Heavy smoke and mechanical problems delay evacuation efforts on Mathias Colomb Cree Nation

Heavy smoke and technical issues delayed final evacuations on Mathias Colomb Cree Nation as community members continue to flee an out-of-control wildfire on Sunday.

Ralph Caribou, the UCN coordinator for the Mathias Colomb Cree Nation, has been actively working on the evacuations. The chief, a councilor and 40 residents were still trying to escape the area Sunday morning, Caribou said in an email to CBC.

“This morning heavy smoke continues,” he wrote. A helicopter and plane both helping with evacuation efforts experienced engine trouble on Saturday due to smoke, Caribou said, and were unable to take off.

Keewatin Railway Company trains were called to evacuate those remaining. Caribou said the boats were also prepared just in case.

The wildfire near Mathias Colomb now covers about 230 square kilometers and is within a kilometer of the community, the Manitoba Wildfire Service wrote in an email to CBC Sunday.

Additional support is being provided to the local fire department to ensure any fresh starts or flying embers are taken care of and to ensure that important infrastructure or individual homes are not damaged, the email states. .

The Northwest Territories sent four single-engine water bombers and an observation aircraft. Twenty Ontario firefighters will arrive today and tackle blazes in the northwest, the Manitoba Wildfire Service announced.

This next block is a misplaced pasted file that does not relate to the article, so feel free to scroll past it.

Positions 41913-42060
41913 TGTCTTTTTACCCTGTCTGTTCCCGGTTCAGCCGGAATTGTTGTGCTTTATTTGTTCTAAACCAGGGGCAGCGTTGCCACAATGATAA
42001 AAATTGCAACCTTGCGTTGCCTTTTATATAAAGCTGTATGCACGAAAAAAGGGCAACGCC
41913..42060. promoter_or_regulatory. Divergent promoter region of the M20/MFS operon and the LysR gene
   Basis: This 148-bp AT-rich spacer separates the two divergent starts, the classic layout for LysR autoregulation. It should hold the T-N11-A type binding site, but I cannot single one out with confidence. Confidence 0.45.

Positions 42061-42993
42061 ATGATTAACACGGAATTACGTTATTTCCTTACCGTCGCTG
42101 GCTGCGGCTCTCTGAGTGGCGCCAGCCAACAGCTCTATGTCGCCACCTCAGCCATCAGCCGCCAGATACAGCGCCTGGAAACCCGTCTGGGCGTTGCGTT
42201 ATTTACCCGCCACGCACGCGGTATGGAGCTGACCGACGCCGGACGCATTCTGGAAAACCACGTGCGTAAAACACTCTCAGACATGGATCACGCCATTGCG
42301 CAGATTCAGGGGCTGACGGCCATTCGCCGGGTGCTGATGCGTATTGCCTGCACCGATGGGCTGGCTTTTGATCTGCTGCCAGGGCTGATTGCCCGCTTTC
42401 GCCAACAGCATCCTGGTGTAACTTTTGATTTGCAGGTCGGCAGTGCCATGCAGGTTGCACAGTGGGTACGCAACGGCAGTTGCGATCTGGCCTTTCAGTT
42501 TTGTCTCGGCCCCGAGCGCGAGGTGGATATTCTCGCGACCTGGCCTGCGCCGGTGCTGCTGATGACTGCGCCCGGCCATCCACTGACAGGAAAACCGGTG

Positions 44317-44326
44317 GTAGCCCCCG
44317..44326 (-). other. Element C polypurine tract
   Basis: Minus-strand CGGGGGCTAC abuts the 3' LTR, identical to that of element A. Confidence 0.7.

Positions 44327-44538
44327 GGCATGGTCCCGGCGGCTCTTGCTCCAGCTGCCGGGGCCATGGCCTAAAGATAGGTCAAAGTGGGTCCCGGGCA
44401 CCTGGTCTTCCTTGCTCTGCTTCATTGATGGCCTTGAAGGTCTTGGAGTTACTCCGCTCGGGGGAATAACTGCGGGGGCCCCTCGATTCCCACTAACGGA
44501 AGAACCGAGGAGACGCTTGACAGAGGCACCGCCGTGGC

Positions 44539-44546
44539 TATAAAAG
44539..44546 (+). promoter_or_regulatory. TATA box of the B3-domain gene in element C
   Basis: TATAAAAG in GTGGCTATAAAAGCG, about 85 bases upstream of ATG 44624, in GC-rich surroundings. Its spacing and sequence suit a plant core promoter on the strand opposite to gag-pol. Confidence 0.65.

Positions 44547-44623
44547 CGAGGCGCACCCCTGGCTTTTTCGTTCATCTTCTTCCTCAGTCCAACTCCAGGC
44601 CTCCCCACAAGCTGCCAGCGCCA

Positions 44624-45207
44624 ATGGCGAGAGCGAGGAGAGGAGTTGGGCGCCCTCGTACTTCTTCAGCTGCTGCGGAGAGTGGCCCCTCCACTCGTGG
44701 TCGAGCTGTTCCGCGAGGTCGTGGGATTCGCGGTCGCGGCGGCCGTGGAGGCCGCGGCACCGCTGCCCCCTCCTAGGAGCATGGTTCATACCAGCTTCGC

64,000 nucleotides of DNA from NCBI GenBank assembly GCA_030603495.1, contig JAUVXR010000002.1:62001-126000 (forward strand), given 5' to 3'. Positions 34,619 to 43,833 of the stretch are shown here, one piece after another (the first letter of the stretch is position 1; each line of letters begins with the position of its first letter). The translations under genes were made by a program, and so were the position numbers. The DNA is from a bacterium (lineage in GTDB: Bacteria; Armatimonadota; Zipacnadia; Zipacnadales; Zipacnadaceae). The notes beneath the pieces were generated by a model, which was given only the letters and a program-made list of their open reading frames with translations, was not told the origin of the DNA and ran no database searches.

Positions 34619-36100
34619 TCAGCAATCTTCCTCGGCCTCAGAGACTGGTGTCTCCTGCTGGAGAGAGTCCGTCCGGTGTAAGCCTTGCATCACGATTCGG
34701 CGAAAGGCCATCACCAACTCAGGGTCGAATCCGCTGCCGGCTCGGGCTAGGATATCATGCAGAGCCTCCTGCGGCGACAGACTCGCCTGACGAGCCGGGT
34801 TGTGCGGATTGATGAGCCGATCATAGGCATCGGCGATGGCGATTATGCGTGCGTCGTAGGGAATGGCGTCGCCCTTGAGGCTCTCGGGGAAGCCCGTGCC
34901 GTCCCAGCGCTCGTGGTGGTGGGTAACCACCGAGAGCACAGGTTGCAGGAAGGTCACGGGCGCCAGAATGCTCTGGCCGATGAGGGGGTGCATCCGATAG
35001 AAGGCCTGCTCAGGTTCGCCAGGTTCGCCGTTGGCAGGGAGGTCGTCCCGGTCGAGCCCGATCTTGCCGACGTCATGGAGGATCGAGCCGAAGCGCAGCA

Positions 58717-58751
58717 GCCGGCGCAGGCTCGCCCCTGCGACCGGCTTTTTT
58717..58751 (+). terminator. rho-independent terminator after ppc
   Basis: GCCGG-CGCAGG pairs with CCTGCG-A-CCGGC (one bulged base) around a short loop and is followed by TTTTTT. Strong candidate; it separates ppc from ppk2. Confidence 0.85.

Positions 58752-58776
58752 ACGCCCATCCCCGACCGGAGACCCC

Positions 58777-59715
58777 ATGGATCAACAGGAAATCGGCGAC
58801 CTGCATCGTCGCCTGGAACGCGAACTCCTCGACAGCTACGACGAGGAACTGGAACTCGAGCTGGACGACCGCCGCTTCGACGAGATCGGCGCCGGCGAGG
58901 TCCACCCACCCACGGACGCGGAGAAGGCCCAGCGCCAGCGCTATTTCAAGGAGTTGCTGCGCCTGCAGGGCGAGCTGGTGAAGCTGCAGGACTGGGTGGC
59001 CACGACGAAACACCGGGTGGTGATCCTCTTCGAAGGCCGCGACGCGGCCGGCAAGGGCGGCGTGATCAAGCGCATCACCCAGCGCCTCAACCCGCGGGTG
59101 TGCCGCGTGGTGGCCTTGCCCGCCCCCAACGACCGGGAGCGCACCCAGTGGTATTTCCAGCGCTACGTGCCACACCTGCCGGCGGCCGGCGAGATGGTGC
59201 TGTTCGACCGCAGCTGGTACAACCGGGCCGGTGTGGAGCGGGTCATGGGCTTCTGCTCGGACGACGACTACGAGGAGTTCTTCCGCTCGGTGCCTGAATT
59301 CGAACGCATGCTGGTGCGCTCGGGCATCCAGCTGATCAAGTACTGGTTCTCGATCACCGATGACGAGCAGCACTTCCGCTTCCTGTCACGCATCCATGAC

About 2,000 people have been evacuated from the Mathias Colomb Cree Nation, Red Cross spokesman Jason Small said in an email to CBC. While the majority of residents have been transported by train, the remaining 30 to 40 people are being evacuated today, according to the Red Cross.

Crews from the Keewatin Railway Company, part-owned by Mathias Colomb and two other First Nations, worked around the clock to get the majority of residents out of the community safely. (Submitted by Anthony Mayham, KRC)

The Canadian military sent two transport planes on Saturday to help with the evacuation. One abducted 41 people and airlifted them about 200 kilometers south of The Pas, a spokesman for 17 Wing at Canadian Forces Base Winnipeg said.

Another military plane was dispatched earlier Friday to ferry people to Winnipeg – about 700 kilometers to the southeast – but was unable to land then due to poor visibility.

« The sky was yellow »

Mathias Colomb Cree Nation resident Charmaine Greene is a receptionist at the front desk of the community nursing station. She fled to Winnipeg on Friday.

She said the fire was so close to the nursing station on Friday that hoses and sprinklers were placed near the building.

Greene said she and another staff member had been in the office for three days directing calls for the evacuation process, before colleagues knocked on the door to let them know the fire was getting closer.

Woman outdoors, smiling.
Charmaine Greene, who works at the community nursing station, said the fire was so close that sprinklers and hoses were placed next to the building. (Walther Bernal/CBC)

« The sky was yellow and all you could see were dark gray clouds coming in. It was hard to breathe outside. »

Greene is relieved to have fled and says she hopes all the children and those with respiratory problems have been evacuated.

She said residents of Mathias Colomb used to smoke nearby forest fires in the summer, but she never saw an evacuation in the 11 years she lived there.


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